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Stars come out for strike

Presidential hopeful John Edwards and actress Sarah Silverman join picket line at NBC.

November 17, 2007|By Jeremy Oberstein

BURBANK — Politics collided with Hollywood as Democratic presidential candidate John Edwards joined striking writers on the picket lines Friday in front of NBC studios.

“We want to make sure everyone in the union has a fair chance,” he said to 600 picket-waving strikers and supporters. “Your brothers and sisters across all unions are in unison with you.

“Unions are the only way to ensure that huge corporate conglomerates don’t take over America. I’m proud to be here, and I’ll be with you every day when I’m president of the United States.”


As Edwards spoke through a bullhorn, one supporter yelled, “You got my vote, John.”

Striking writer Cynthia Greenberg plans to support Barack Obama but said Edwards’ stop could help him in the polls.

“I’m not an Edwards supporter, but I’ve talked to so many people who said they are going to vote for him because of this,” she said.

Some bristled at the notion that Edwards’ stop deflected attention away from the strike and toward his campaign, while others thought it would help their cause.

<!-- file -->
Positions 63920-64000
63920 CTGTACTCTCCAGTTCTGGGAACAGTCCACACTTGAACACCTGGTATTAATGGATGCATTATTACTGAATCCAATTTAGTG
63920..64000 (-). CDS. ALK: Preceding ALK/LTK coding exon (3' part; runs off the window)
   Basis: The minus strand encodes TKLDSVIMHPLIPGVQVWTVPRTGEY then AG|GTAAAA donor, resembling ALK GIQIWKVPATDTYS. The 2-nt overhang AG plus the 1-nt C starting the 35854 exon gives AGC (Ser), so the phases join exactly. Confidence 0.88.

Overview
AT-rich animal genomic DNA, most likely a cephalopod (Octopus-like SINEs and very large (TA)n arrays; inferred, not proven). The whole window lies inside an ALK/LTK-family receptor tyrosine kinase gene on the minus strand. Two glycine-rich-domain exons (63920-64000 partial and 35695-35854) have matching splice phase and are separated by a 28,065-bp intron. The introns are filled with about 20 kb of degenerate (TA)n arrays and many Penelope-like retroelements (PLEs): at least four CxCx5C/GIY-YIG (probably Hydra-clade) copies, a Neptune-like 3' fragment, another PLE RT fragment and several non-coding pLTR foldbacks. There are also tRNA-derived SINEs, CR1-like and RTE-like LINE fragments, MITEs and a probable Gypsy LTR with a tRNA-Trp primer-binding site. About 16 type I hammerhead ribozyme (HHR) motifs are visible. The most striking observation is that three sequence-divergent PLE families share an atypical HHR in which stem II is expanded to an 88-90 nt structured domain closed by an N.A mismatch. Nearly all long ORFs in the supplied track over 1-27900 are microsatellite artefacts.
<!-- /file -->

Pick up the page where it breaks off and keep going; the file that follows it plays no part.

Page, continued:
“I don’t think it distracts us,” writer Scott Saltzburg said. “Having him here at an event like this helps to rally us.”

On Nov. 5, television and film writers from the Writers Guild of America went on strike after negotiations over royalty payments for DVD sales and a new pay structure for Internet media broke down.

Partly as a result of high-profile visitors like Edwards, the Alliance of Motion Picture & Television Producers may be losing the public-relations battle, a recent survey found.

The Pepperdine University Graziadio School of Business released a poll Thursday that found nearly two out of three Americans side with the writers. Just 4% side with the producers, the survey found.

“We’re surprised that the level of support is so high,” said David Smith, an economist with Pepperdine who spearheaded the survey. “The writers have gotten the public on their side and have had a good campaign to get their message out through the media. Actors and celebrities have helped the cause.”

Sarah Silverman, star of “The Sarah Silverman Program” on Comedy Central, also joined the strikers at NBC. As she waved a sign that read, “AMPTP: I Really Hate You Right Now,” Silverman was shadowed by cameras and reporters.

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